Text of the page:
Appeal from the Order of the Workmen's Compensation Appeal Board in case of William J. Smith, Deceased; Virginia S. Smith, Widow v. Copperweld Corporation, No. A-80581.
Richard D. Gilardi, with him James A. Dattilo, Gilardi & Cooper, for petitioner.
Richard G. Spagnolli, McArdle, Caroselli, Spagnolli & Beachler, for respondent, Virginia Smith, widow.
President Judge Crumlish, Jr. and Judges MacPhail and Doyle, sitting as a panel of three. Opinion by Judge MacPhail.
[ 73 Pa. Commw. Page 479]
Claimant*fn1 was awarded workmen's compensation benefits by a referee whose decision was affirmed by the Workmen's Compensation Appeal Board (Board). The employer*fn2 filed the instant appeal.
Claimant's husband died on September 1, 1977 after collapsing in the employer's cafeteria during regular working hours. In the several years prior to his death, the employee's*fn3 work responsibilities as a payroll clerk had escalated dramatically by reason of
[ 73 Pa. Commw. Page 480]
the retirement of his supervisor whose duties he assumed and the computerization of the payroll office for which he was responsible. In hospitalizations occurring in 1975, 1976 and 1977, the employee had been diagnosed as having, inter alia, essential hypertension for which he was treated. The cause of death was given as a coronary occlusion. The foregoing facts were found by the referee from substantial evidence in the record.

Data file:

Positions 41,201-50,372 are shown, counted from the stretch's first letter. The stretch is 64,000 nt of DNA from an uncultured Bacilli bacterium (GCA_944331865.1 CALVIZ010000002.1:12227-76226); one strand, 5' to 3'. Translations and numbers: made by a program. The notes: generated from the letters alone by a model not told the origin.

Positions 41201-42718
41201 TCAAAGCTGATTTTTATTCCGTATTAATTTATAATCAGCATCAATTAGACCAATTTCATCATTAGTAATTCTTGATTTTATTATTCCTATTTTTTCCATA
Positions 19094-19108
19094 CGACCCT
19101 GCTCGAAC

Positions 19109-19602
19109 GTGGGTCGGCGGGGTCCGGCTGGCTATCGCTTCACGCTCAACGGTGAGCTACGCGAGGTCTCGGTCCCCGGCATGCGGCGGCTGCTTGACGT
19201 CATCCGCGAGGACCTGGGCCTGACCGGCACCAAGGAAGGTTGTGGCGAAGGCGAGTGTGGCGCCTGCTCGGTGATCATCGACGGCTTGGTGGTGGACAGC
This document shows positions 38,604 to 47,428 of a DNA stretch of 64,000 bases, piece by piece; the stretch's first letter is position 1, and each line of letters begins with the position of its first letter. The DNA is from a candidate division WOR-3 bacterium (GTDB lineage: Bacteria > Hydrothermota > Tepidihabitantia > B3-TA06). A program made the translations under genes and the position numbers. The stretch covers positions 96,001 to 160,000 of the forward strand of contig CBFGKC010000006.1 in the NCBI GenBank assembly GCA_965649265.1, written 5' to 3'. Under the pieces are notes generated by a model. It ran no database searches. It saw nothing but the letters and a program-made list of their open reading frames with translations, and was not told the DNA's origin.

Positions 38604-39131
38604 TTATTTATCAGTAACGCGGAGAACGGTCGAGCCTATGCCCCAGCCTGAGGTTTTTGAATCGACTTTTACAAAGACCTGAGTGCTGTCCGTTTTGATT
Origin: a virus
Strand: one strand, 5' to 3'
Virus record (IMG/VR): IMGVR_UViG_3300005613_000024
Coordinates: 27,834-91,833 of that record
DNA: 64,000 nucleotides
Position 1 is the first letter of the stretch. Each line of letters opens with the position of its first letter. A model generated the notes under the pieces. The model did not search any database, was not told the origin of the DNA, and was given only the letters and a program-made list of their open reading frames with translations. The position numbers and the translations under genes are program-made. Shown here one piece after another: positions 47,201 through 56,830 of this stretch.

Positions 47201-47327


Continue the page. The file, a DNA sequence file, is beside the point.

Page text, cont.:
The referee also considered the opinions of two physicians -- Dr. Tolchin who had treated the employee and who testified as a witness for the Claimant and Dr. Wecht who had not treated the employee and who testified for the employer. Dr. Tolchin testified essentially that the employee's stress from his employment aggravated his pre-existing hypersensitive cardiovascular disease and contributed to his death. Dr. Wecht testified in his opinion, absent an autopsy, that any stress suffered by the employee associated with his work program was not causally related to his death. The referee found Dr. Tolchin's testimony to be the more credible.
Employer's sole issue in this appeal is whether Dr. Tolchin's testimony, taken as a whole, is substantial evidence to support the referee's finding that the employee's work-related stress aggravated his pre-existing physical problems and thereby contributed to his death.
It is well settled that in a workmen's compensation case where an allegedly compensable death is in part attributable to a pre-existing pathology, the claimant must prove by unequivocal medical evidence that the decedent's work activities did aggravate the claimant's pre-existing condition and did contribute to his death. Modern ...